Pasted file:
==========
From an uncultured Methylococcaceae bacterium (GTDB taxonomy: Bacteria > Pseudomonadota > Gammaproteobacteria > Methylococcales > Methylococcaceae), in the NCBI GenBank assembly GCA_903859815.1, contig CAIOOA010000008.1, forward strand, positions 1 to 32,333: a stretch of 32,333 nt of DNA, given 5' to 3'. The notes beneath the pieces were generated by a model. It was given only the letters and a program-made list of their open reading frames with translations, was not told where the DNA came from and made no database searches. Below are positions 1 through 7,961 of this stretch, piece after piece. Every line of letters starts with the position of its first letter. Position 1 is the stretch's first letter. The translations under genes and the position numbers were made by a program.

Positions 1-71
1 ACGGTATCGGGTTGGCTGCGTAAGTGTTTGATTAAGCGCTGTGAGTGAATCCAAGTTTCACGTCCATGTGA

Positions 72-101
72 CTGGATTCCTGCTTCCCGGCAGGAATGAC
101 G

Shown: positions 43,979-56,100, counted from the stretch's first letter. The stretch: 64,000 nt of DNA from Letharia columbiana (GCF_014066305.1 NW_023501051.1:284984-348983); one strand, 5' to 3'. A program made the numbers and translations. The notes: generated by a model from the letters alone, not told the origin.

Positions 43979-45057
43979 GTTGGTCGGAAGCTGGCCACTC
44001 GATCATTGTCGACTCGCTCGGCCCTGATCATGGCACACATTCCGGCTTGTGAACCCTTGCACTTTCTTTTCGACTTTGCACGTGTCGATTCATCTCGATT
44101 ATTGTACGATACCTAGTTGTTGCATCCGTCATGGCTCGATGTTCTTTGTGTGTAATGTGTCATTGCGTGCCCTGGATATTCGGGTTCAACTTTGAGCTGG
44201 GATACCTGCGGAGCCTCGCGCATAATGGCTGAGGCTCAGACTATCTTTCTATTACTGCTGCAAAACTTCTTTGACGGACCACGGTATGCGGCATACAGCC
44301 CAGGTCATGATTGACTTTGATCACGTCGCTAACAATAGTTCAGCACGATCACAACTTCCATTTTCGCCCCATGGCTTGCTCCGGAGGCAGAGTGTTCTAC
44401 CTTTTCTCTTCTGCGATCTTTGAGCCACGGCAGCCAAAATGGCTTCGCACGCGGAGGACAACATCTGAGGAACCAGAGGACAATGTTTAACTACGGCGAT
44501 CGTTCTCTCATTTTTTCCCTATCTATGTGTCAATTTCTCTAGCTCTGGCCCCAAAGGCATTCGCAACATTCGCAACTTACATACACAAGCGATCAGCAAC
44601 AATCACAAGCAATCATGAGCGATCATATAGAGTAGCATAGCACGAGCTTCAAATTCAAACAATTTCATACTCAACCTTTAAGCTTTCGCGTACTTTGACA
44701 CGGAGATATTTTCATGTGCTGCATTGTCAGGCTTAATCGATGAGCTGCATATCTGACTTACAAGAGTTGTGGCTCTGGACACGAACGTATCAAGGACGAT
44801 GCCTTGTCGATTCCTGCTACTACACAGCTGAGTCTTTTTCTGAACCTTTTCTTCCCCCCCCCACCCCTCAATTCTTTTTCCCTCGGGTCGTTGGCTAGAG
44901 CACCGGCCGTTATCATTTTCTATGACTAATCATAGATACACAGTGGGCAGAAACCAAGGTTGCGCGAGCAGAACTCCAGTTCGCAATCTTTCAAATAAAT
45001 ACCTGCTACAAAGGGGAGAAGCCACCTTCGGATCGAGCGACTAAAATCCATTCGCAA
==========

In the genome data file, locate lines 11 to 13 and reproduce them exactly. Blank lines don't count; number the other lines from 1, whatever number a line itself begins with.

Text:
44101 ATTGTACGATACCTAGTTGTTGCATCCGTCATGGCTCGATGTTCTTTGTGTGTAATGTGTCATTGCGTGCCCTGGATATTCGGGTTCAACTTTGAGCTGG
44201 GATACCTGCGGAGCCTCGCGCATAATGGCTGAGGCTCAGACTATCTTTCTATTACTGCTGCAAAACTTCTTTGACGGACCACGGTATGCGGCATACAGCC
44301 CAGGTCATGATTGACTTTGATCACGTCGCTAACAATAGTTCAGCACGATCACAACTTCCATTTTCGCCCCATGGCTTGCTCCGGAGGCAGAGTGTTCTAC